A new website offers a look at design concepts for the Hollywood Walk of Fame's new master plan - a core component City Councilmember Mitch O'Farrell's Heart of Hollywood initiative.
The Walk of Fame, established nearly 60 years ago, spans approximately 1.3-miles along Hollywood Boulevard and a short stretch of Vine Street. Though the corridor is one of the biggest tourist draws in Southern California - evidenced by throngs of pedestrians, street performers, and costumed characters - its built environment has often underwhelmed visitors.
“The Walk of Fame Master Plan is the signature project of my ‘HEART of Hollywood’ initiative, and the concept plan is just the first step,” said O’Farrell in a statement. “We are working to update the Walk of Fame in a balanced, holistic, cohesive way. As this evolves, we will keep building a sense of consensus and collaboration around various ideas. I encourage Hollywood stakeholders to view the concept plan in its entirety, provide feedback, and join us throughout this process.”
O'Farrell, who represents much of Hollywood, has pushed to use the remainder of the 13th Council District's allocation of CRA/LA excess bond proceeds to fund the new master plan for the Walk of Fame as well as a first phase of improvements. Architecture and planning firm Gensler has been tapped to lead the effort, with also includes civil engineering firm DCA, landscape architecture firm Studio MLA, and various city departments.
The Walk of Fame serves as the central pedestrian spine of the Hollywood Boulevard Commercial and Entertainment District, comprised of 102 historic Spanish Colonial and Art Deco buildings - many of which maintain a high degree of integrity on their upper floors. But the corridor is best known for the thousands of terrazo stars which commemorates luminaries of the entertainment industry.
While the Walk of Fame's architecture and its iconic stars remain a draw, its streetscape has worn down over the decades, and repairs to its sidewalks have lagged. Among various shortcomings, the project team has noted that the Walk of Fame suffers from a lack of unified signage, tree wells, and street furnishing along Hollywood Boulevard. And while a new guide published by the Los Angeles Bureau of Engineering provides direction for future repairs, the Heart of Hollywood takes the effort a step further.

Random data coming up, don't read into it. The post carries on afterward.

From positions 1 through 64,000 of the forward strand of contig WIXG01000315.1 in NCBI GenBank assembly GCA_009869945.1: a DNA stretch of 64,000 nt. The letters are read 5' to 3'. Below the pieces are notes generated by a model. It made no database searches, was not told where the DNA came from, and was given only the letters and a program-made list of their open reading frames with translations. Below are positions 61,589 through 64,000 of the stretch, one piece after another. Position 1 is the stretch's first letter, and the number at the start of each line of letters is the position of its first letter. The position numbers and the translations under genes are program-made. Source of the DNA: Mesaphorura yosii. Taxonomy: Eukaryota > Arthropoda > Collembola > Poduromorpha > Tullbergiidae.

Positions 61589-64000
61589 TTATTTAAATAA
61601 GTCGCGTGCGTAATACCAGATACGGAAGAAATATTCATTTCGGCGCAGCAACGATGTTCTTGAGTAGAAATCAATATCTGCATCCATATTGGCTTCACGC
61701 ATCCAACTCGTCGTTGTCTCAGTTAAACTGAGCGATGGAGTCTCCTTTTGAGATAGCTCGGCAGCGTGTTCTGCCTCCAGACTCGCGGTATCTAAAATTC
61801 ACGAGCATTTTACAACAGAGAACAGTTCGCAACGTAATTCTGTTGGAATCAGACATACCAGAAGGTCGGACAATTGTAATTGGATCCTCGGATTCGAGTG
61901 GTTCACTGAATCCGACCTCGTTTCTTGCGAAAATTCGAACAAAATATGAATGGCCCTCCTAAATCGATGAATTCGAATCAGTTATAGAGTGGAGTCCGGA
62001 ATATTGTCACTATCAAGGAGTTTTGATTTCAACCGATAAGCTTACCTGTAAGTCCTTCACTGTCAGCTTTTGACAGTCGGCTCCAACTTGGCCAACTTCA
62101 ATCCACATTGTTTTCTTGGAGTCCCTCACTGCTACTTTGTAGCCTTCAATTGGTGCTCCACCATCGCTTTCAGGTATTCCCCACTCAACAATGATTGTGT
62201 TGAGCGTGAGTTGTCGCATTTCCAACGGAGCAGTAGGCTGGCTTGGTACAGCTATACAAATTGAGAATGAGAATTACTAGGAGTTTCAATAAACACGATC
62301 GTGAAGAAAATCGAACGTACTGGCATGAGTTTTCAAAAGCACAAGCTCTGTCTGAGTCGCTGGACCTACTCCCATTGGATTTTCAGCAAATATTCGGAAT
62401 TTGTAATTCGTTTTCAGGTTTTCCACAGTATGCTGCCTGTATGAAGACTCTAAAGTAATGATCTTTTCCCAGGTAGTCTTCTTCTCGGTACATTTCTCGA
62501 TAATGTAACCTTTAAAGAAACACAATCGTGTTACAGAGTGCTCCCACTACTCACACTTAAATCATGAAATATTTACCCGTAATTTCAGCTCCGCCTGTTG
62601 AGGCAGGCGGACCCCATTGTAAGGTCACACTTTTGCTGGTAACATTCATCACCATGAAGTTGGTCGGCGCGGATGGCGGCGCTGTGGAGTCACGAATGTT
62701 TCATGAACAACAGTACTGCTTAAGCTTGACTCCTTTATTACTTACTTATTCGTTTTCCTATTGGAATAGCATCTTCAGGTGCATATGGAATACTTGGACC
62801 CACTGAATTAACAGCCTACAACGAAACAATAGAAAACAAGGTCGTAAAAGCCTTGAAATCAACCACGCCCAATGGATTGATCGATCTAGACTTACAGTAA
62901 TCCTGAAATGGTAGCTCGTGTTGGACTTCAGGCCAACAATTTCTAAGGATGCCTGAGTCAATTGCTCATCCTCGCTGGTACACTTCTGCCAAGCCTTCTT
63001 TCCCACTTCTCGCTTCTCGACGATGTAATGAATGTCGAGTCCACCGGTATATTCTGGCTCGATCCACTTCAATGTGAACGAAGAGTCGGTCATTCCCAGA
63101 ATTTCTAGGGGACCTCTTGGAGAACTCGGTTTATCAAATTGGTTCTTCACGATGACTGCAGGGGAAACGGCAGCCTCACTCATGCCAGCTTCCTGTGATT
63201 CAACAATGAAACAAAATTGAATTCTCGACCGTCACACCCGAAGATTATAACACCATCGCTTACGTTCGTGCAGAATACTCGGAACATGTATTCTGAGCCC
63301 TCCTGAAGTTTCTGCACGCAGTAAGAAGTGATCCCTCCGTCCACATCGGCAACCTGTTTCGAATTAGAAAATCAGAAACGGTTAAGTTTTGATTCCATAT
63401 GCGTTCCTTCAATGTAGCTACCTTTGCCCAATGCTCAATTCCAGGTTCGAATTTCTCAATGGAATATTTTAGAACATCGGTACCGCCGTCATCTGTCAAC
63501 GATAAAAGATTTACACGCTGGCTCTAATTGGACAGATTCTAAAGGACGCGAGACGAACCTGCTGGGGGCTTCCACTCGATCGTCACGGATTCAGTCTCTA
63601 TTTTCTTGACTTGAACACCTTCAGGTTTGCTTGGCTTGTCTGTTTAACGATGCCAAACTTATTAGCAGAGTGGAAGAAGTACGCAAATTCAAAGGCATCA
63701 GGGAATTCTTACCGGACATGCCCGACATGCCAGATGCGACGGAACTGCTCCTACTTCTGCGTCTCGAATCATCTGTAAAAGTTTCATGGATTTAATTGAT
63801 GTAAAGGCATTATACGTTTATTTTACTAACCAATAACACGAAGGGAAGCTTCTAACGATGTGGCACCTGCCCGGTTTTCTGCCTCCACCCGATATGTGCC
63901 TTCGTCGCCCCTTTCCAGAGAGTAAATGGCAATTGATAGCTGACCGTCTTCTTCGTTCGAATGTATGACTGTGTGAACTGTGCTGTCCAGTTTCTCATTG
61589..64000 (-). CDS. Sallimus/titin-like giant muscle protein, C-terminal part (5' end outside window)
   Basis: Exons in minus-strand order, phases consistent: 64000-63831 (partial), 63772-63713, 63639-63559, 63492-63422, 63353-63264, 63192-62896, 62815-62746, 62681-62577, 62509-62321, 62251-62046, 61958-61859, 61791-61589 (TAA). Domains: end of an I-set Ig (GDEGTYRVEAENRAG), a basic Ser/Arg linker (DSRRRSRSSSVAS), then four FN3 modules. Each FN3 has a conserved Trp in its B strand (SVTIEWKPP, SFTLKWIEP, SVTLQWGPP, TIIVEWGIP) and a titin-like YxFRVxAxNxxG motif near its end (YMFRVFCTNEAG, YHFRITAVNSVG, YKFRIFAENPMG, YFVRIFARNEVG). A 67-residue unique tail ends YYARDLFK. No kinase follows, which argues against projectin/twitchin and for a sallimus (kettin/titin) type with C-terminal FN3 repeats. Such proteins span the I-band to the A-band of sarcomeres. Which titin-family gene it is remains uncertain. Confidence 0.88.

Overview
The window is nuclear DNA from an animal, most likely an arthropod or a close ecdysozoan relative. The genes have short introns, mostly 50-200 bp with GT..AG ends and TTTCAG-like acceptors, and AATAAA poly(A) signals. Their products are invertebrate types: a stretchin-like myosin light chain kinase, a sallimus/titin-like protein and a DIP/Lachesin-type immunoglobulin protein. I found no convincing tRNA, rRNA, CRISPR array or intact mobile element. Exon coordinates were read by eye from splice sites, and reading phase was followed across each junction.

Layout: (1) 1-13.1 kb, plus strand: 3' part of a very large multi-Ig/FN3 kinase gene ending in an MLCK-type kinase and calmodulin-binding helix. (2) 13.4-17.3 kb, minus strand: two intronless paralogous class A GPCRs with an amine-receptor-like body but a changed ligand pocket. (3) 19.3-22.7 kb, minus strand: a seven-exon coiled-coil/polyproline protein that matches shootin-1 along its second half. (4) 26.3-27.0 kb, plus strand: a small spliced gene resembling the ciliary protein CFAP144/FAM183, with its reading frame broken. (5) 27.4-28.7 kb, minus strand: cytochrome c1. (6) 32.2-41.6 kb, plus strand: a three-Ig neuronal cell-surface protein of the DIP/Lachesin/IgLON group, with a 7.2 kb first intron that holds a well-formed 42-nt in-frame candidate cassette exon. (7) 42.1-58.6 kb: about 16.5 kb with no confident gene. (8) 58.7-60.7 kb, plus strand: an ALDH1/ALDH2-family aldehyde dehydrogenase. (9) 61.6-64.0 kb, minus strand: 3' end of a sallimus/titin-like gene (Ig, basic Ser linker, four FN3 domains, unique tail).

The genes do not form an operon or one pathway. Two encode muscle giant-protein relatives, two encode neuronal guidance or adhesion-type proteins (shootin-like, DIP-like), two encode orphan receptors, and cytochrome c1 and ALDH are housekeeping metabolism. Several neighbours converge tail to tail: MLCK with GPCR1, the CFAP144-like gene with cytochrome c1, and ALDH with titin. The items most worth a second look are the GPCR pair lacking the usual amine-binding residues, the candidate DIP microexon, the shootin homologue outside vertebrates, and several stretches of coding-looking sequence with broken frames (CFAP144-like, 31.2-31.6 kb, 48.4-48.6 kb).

An "enhanced complete street" concept has emerged as the favored alternative for the project, which, if implemented, would remove street parking and some automobile travel lanes to allow for wider sidewalks along the Walk of Fame. The reclaimed space could be used for new amenities such as sidewalk dining, performance areas, seating and other furniture, playgrounds, and areas for street vendors. Plans also call for five new event plazas located at key sites along the Walk of Fame - including the Pantages Theatre and the Hollywood Highland Center - which could temporarily be closed to automobile traffic with removable bollards.
These improvements would be supplemented by the addition of new curb bulb outs - shortening the distance of street crossings - and raised scramble crossings to make pedestrians more visible to approaching vehicles.
The "enhanced complete street," concept is one of several alternatives considered for the master plan. Other options include a similar, but less ambitious sidewalk expansion, or in the most modest concept, selective street extensions near major landmarks such as the Pantages Theatre. Planners also considered closing the street to cars entirely, converting the Walk of Fame to a pedestrian promenade, but feedback garnered through a series of focus groups and open house meetings favored maintaining vehicle access.
Hollywood Boulevard's Art Deco heritage is also set to be expressed in the new master plan in the form of unified signage and potentially decorative patterns in crosswalks, as seen in conceptual renderings.
The wider sidewalks of the enhanced complete street concept would also allow for another amenity - a second row of shade trees. These new street trees would be capped by grates in lieu of traditional tree boxes, creating more space to walk along Hollywood Boulevard.
The conceptual plan has also taken account of the existing stars along the Walk of Fame - both in terms of location and their physical condition. Several stars - particularly those located in curb cuts - could be moved elsewhere, according to a staff presentation given last year to the City's Cultural Heritage Commission.
The master plan will also consider sidewalk materials along the Walk of Fame - which is currently a patchwork of different substances, particularly along utility lines which are subject to excavation. The project team is exploring forms of concrete that relate to the stars without mimicking the existing terrazzo.
The concept plan is currently viewable online at http://www.heartofhollywood.la. Stakeholders are encouraged to provide feedback and view the draft document.
Gensler and the City are expected to continue technical analysis for the Walk of Fame through 2020, and present more refined design proposals that may be recommended.